Results of The Shanghai women’s health study cohort found no association between ginseng intake and gastric cancer risk in 74,942 Chinese women aged 40-70. [37]

Memory/Cognition

A randomized, double-blind, placebo controlled trial involving 30 individuals indicated that P. ginseng seemed to improve mental health and social functioning after 4 weeks of therapy in the areas measured. Though the study continued therapy for 4 additional weeks, the benefits noted at the 4 week point were no longer observed at the 8 week point. [38]

P. ginseng has been reported in laboratory and human studies to improve memory and reduce cognitive decline, showing potential usefulness in dementia and Alzheimer’s disease. [39][40][41] Components of P. ginseng including Rg3, are reported to decrease neuro inflammation and have neuroprotective activity. [37][42][43] Rg3 was reported to promote β-amyloid peptide degradation in a laboratory study. [44]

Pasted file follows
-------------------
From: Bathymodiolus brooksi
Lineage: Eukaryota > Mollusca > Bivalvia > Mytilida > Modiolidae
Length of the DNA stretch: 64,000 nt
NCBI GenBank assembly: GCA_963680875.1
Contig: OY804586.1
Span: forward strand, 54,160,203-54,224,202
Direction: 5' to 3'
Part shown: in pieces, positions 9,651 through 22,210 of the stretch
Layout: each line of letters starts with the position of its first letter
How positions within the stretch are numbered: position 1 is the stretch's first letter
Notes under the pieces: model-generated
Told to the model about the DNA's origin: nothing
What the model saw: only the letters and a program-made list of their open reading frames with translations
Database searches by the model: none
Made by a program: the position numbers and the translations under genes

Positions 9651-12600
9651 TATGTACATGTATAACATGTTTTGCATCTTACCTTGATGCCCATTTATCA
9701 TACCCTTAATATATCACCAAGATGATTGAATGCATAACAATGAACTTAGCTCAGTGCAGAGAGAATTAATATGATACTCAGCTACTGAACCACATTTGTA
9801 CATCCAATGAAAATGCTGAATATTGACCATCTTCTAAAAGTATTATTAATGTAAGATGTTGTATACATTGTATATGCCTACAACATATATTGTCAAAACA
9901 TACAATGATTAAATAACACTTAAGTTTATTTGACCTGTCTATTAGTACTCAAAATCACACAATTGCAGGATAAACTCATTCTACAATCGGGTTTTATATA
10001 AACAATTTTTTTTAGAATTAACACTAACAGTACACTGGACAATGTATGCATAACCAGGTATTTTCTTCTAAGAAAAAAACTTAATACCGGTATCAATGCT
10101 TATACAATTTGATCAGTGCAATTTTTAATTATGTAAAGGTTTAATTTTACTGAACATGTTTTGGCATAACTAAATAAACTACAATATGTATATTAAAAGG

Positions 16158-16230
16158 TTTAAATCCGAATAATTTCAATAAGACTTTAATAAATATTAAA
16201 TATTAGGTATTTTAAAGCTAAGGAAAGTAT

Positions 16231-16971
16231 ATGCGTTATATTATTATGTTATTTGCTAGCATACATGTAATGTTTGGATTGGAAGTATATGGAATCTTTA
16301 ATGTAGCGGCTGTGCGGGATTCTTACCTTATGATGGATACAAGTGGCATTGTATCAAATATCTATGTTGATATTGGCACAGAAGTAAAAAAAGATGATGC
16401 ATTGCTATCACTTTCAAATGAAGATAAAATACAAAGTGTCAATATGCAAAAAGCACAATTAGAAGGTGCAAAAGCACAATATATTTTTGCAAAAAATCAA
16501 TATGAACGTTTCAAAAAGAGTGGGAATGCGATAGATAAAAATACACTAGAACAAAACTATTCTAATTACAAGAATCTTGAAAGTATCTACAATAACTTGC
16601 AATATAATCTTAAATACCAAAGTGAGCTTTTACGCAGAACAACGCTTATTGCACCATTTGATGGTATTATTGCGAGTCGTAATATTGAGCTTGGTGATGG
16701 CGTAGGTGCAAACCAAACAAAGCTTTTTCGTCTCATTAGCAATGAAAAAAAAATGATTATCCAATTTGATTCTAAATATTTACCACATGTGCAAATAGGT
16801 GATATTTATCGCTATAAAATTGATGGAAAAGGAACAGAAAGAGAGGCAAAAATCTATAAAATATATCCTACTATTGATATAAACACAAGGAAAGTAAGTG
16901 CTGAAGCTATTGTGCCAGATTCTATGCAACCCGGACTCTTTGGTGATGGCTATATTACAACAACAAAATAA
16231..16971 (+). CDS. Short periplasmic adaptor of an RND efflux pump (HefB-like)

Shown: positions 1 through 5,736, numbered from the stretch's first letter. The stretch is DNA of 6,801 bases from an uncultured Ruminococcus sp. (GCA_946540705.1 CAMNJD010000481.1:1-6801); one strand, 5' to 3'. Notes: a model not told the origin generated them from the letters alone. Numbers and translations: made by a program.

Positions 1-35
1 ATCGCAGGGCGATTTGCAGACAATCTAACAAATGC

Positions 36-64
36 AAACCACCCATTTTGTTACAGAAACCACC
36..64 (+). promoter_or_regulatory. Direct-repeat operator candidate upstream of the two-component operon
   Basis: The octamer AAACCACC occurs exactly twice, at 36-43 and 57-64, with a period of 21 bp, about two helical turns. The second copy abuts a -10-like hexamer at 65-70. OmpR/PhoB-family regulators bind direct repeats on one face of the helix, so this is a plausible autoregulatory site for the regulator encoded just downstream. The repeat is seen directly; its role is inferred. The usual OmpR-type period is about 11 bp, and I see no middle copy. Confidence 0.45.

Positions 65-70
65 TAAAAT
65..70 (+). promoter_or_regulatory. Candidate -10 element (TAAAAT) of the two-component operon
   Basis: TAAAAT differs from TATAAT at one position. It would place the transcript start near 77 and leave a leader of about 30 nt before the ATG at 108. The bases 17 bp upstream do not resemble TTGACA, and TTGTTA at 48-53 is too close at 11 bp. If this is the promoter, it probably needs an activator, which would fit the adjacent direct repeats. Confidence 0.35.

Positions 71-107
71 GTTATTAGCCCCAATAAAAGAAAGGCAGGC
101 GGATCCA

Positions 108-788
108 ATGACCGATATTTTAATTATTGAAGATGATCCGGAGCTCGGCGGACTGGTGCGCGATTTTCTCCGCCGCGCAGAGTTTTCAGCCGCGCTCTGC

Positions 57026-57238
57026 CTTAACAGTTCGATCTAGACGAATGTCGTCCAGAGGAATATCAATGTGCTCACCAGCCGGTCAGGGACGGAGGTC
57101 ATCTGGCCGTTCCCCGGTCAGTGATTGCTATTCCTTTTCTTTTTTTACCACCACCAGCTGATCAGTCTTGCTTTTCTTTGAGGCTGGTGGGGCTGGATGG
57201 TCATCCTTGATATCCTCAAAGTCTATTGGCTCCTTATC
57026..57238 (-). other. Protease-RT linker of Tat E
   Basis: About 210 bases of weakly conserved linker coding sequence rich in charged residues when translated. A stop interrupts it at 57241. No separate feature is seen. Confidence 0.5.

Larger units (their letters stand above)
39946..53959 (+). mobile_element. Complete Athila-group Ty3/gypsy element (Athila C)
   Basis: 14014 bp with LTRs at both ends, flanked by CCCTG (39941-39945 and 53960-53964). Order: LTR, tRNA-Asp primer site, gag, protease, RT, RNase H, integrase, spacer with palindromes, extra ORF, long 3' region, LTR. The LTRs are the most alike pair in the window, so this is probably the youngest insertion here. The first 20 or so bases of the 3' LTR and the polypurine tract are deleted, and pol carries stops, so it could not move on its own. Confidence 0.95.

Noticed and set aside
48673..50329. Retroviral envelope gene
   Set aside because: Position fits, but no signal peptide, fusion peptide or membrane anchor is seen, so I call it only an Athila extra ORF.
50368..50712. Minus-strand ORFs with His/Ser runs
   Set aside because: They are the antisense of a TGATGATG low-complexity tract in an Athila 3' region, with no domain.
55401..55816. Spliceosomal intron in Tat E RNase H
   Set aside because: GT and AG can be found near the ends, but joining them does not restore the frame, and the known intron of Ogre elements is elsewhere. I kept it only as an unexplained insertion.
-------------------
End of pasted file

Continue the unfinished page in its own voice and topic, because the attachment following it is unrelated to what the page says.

P. ginseng may offer some positive benefits as a general tonic for improved stamina and overall health, especially for stressful conditions, fatigue, concentration, and recovery from illness. A 2009 human study following ginseng use in 6282 Korea individuals 55 years or older from March 1985 to December 2003 was analysed. Adjusting for age, education, occupation, drinking, smoking, self-reported chronic disease, body mass index, and blood pressure, all-cause mortality for male ginseng users was significantly lower than that for male nonusers, but not in women. [41]

Toxicity

No documentation